The RemoAge project has now reached its endpoint. However the service innovations developed, tested and in many cases implemented during the project will continue to live on in the participating communities.

We are proud to say that we have developed more than 15 services that are adapted to the unique circumstances and conditions faced in remote and rural communities. Please read our service descriptions to learn more and consider whether the services can be useful in your contexts. Hopefully these innovations will continue to create positive impacts for people living in rural communities, not only in the partner regions in Scotland, Norway and Sweden, but also across rural areas across Europe and Beyond. To get an in-depth understanding about the impacts the project has generated please check out the reports on; Organizational and Economic Evaluation, User impacts, Ehtical Issues and on the value of transnational learning.

Read the reports and service descriptions

Watch interviews where RemoAge partners talk about the methods, learnings, success factors and the next step, and also the keynote speakers talk about their insights on how digitization and collaboration can meet future needs.
On RemoAge´s final conference, project partners presented the experience and knowledge of testing new working methods supported by digital technology. The conference attracted stakeholders from different countries, with 150 participants on location and 50 who followed the conference on video streaming.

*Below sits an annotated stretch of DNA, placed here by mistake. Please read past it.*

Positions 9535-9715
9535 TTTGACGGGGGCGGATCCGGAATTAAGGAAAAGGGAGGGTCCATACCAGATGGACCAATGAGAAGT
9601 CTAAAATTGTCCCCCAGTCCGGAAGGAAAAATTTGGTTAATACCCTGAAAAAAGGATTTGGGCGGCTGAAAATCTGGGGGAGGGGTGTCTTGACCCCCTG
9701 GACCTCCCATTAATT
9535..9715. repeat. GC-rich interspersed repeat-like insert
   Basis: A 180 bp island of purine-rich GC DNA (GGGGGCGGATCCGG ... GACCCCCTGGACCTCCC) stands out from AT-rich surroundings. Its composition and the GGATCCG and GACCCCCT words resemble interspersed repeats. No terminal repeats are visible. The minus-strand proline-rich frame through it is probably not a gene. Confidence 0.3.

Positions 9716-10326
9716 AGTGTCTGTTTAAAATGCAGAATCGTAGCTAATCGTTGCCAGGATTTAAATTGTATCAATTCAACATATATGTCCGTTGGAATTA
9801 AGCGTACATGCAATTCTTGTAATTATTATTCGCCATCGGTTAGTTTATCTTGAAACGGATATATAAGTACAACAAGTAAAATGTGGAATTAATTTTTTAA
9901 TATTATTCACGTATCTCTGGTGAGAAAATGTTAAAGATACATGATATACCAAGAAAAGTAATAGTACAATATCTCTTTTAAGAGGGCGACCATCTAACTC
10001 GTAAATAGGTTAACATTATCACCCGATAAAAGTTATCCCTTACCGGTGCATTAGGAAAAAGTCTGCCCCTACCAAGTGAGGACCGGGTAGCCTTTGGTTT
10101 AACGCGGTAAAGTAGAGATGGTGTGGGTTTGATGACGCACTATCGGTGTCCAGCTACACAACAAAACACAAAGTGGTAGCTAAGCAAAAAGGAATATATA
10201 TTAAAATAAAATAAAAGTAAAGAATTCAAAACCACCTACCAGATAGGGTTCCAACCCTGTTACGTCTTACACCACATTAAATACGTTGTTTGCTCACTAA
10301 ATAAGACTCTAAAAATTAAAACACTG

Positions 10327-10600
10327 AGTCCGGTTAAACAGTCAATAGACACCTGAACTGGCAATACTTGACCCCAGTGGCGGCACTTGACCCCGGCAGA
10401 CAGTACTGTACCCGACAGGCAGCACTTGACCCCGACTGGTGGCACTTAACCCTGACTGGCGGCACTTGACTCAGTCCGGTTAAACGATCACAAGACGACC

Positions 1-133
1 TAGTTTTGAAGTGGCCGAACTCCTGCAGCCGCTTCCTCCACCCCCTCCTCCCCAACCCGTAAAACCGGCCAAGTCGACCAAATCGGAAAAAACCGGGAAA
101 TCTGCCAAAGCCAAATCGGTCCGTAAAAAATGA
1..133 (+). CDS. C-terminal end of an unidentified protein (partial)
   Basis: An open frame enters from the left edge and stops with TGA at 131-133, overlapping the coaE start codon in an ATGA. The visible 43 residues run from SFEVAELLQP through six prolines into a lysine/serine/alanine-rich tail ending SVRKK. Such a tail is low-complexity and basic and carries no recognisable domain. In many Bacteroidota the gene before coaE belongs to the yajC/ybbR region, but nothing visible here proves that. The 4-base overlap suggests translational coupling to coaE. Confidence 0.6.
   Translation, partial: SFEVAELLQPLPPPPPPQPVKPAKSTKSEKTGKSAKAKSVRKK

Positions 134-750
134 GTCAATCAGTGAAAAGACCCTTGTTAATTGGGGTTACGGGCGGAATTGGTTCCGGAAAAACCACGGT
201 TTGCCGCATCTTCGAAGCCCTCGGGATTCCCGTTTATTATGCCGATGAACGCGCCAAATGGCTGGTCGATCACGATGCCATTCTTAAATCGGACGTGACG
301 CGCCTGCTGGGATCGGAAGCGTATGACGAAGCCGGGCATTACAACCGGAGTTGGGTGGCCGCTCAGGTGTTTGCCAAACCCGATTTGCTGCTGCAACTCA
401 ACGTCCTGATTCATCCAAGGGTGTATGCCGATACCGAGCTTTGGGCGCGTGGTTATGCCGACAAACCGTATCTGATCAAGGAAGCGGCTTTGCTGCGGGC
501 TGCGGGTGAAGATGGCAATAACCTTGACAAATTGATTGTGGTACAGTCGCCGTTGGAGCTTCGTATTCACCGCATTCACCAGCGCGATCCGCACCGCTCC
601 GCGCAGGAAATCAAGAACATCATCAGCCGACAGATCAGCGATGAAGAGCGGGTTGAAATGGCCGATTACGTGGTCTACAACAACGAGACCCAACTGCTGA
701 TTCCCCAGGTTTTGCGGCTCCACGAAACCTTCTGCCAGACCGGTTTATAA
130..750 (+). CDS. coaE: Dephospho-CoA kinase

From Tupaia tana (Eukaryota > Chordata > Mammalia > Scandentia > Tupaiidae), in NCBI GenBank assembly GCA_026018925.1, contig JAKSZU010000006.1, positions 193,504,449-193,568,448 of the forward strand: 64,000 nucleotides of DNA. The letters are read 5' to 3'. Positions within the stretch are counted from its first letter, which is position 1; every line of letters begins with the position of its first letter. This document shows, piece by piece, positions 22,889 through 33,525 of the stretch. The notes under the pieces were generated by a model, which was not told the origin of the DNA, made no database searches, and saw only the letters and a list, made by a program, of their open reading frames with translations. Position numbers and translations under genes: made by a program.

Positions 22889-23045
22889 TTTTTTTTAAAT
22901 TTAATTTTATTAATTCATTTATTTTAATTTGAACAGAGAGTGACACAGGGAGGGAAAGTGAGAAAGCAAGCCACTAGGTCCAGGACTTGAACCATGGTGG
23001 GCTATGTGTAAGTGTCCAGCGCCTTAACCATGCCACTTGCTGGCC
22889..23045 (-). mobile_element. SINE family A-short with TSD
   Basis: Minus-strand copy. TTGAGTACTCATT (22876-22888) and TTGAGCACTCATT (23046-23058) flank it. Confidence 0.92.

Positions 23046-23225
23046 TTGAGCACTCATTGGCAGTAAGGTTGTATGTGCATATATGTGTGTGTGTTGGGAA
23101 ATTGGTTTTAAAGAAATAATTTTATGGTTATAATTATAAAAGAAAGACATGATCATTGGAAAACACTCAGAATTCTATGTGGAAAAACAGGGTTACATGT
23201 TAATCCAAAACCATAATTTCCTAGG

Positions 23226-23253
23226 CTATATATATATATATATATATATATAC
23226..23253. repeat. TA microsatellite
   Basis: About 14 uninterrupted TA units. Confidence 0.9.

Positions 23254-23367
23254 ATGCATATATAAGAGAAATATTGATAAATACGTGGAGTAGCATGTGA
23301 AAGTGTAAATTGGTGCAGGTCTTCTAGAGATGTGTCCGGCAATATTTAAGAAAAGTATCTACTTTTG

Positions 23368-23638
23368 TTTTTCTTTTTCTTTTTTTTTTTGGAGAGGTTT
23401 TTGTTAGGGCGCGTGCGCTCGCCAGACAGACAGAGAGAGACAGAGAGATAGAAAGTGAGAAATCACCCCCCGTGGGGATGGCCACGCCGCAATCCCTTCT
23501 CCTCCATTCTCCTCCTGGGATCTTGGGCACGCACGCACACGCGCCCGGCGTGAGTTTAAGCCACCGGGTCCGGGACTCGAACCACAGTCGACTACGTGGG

Health care personnel from the northern Norway's, Scotland's and Norrbotten's sparsely populated areas have during three years tested and developed approximately 13 new working methods, such as Digital medical round, Coordinated individual planning and Remote night supervision.

Keynote speakers Donna Henderson, Head of International Engagement at Scottish Centre for Telehealth and telecare at NHS 24, and Une Tangen, Senior Advisor, Innovation, Research and Digitalization, The Norweigan Association of Local and regional Authorities, shared their insights on how digitalization and collaboration can meet future needs.

Watch the presentations from the RemoAge conference in January 2018 in Luleå, here.


Public Sector is facing significant challenges, especially when it comes to health and care services. Join RemoAge for the projects final conference in exploring innovative health and care services for an informative and educational event in Luleå January 16 next year.